I read a book last night that said, "Unlike information, basic goodness cannot be transmitted, but only pointed out. The heart must wake up to what is already there."*
I love this statement. It tells of a profound and fundamental goodness that exists at the heart of humanity and indeed everything else. It tells us to be attentive to this goodness: to notice it, to be present to it, to point to it, to wake to it. It tells us that I can't make someone or something else 'good'; the job instead is to be alert to where this thing or person or land is already good.
The statement, I think, is the antithesis of the mentality behind colonialism. Colonialism assumes terra nullius - that no one is here, the land is empty, and nothing good exists in this place. The land is but a blank canvas for the sheep to be grazed and the crops to be grown. When people, stories and pre-existing economic systems become apparent, a kind of willful blindness ensues, and a myth is told and repeated that says that we were responsible for everything 'good' that you see.
Sometimes we try to colonise people as well - and I'm not just talking about the way that Europeans have tried to colonise indigenous people across the world. I'm talking about friends, colleagues, partners, children, clients. We try to colonise people when we try to fix them, with no regard to the treasures that are already contained within.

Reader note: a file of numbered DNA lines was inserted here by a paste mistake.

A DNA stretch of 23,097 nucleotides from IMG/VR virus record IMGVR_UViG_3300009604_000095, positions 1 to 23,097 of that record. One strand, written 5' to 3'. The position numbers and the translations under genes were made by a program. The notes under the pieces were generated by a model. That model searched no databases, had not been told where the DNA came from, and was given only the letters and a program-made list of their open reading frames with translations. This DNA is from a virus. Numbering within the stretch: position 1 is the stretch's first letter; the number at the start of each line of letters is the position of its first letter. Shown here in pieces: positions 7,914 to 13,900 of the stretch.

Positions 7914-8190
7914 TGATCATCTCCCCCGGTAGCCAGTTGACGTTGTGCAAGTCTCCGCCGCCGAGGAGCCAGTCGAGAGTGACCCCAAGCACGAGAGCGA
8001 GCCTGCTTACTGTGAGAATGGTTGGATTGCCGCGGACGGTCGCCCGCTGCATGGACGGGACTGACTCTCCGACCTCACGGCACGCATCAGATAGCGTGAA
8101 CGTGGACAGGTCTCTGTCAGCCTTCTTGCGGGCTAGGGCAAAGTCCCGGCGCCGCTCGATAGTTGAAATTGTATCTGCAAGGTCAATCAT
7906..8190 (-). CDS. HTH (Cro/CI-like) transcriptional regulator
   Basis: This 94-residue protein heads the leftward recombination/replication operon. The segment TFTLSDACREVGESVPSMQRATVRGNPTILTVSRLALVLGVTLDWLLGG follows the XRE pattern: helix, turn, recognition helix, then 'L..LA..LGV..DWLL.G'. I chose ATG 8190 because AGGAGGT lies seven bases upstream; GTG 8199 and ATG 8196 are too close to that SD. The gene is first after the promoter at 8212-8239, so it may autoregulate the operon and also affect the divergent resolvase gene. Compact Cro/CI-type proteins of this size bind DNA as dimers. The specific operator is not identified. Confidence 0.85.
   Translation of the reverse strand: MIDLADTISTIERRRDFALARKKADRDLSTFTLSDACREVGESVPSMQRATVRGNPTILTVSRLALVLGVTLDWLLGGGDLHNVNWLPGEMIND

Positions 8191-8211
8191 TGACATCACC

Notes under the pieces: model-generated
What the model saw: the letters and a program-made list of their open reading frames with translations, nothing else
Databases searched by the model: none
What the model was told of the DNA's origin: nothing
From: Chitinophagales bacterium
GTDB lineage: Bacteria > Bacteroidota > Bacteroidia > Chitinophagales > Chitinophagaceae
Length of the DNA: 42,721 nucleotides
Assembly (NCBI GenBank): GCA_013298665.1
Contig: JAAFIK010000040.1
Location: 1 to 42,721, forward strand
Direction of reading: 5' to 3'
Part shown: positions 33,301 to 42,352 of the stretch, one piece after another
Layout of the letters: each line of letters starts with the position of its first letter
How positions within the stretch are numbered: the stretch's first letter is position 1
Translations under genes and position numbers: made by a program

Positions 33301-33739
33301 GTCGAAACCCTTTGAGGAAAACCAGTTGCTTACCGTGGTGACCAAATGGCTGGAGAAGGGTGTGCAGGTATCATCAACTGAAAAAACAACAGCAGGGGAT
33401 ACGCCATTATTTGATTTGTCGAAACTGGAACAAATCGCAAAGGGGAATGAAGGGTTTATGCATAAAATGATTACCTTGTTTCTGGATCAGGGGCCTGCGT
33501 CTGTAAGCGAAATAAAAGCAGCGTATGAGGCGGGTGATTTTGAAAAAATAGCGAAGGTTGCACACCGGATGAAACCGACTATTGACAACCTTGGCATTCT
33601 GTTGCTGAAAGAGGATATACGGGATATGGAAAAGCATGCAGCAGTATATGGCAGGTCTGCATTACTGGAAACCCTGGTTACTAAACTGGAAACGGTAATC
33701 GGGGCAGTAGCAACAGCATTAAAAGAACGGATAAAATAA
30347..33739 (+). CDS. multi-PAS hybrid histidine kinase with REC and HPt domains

Have you ever done that before? I have.
There is a different way of being, and that is to assume a posture of humble anticipation of what is already here. What treasures exists that I can't yet see, but if I am present to this person or place, may in time be revealed?
I think that the opposite of colonialism is presence: that is, the discipline of arriving, waiting and opening my heart to the deep goodness of what is already here. It is knowing the goodness that is in me also. It is trusting that in time we will each be able to take out our treasures and put them on the table, and eat together.
*The Shambhala Principle by Sakyong Mipham - head of the Shambhala lineage of Tibetan Buddhism.